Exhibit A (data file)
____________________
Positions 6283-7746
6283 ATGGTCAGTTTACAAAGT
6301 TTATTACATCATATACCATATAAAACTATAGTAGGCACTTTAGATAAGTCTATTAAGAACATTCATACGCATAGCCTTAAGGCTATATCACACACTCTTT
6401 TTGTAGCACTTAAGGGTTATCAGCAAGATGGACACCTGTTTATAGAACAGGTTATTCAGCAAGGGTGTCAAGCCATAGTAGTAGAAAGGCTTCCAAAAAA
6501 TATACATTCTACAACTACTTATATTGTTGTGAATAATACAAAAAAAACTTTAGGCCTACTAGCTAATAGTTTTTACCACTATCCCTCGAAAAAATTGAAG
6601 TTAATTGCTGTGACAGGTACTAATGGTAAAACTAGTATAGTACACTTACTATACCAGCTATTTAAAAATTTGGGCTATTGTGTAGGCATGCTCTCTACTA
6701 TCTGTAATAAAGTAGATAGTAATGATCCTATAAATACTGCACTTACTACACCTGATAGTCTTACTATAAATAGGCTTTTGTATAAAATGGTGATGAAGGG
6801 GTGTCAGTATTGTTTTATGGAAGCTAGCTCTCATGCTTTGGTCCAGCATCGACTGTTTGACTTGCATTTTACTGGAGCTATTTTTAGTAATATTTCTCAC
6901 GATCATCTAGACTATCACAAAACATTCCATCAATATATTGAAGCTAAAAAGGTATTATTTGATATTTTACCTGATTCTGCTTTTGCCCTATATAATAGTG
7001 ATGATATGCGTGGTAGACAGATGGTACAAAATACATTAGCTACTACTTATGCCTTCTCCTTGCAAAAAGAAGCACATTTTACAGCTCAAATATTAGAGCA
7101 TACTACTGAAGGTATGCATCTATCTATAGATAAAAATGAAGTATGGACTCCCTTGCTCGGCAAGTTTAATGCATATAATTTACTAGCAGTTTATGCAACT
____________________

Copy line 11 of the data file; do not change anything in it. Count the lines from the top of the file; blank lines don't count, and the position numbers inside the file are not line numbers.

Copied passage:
7101 TACTACTGAAGGTATGCATCTATCTATAGATAAAAATGAAGTATGGACTCCCTTGCTCGGCAAGTTTAATGCATATAATTTACTAGCAGTTTATGCAACT